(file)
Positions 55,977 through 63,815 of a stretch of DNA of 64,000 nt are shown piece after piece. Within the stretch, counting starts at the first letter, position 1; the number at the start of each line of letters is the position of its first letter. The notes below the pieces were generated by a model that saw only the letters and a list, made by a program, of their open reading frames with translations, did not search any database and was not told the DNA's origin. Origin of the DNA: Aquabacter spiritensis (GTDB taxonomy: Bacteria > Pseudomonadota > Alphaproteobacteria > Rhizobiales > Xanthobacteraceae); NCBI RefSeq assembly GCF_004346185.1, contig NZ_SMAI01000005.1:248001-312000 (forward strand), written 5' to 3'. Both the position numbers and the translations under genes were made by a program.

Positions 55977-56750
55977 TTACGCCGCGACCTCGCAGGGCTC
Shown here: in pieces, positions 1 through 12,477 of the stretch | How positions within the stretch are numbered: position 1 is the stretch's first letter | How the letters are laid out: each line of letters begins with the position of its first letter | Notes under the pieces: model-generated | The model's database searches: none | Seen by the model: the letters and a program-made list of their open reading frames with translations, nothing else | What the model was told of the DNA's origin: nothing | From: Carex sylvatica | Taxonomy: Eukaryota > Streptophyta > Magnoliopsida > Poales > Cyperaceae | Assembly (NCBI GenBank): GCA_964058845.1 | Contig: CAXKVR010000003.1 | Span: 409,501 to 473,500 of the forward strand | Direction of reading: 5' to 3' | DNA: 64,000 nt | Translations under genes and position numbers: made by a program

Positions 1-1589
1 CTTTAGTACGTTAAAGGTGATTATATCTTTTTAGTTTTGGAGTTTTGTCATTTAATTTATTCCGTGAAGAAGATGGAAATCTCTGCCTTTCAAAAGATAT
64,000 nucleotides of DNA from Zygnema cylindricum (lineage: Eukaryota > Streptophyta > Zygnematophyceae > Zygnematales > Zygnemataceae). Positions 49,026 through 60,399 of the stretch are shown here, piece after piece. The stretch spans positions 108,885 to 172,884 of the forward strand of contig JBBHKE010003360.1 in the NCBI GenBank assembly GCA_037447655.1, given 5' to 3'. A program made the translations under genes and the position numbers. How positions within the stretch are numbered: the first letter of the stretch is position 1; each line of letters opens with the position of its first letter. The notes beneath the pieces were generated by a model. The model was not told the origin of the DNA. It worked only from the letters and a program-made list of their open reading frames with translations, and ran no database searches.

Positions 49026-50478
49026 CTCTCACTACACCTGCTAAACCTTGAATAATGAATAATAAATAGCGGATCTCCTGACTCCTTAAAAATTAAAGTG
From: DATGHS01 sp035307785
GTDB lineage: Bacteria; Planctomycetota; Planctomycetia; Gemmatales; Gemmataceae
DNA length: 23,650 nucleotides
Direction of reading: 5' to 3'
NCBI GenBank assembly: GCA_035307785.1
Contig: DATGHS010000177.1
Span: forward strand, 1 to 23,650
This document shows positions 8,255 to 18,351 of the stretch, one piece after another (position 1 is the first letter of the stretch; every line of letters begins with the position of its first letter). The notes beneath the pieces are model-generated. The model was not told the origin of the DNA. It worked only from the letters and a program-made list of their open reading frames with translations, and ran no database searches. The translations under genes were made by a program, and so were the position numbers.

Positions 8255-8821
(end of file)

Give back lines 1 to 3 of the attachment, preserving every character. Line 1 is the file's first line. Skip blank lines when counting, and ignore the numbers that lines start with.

Positions 55,977 through 63,815 of a stretch of DNA of 64,000 nt are shown piece after piece. Within the stretch, counting starts at the first letter, position 1; the number at the start of each line of letters is the position of its first letter. The notes below the pieces were generated by a model that saw only the letters and a list, made by a program, of their open reading frames with translations, did not search any database and was not told the DNA's origin. Origin of the DNA: Aquabacter spiritensis (GTDB taxonomy: Bacteria > Pseudomonadota > Alphaproteobacteria > Rhizobiales > Xanthobacteraceae); NCBI RefSeq assembly GCF_004346185.1, contig NZ_SMAI01000005.1:248001-312000 (forward strand), written 5' to 3'. Both the position numbers and the translations under genes were made by a program.

Positions 55977-56750
55977 TTACGCCGCGACCTCGCAGGGCTC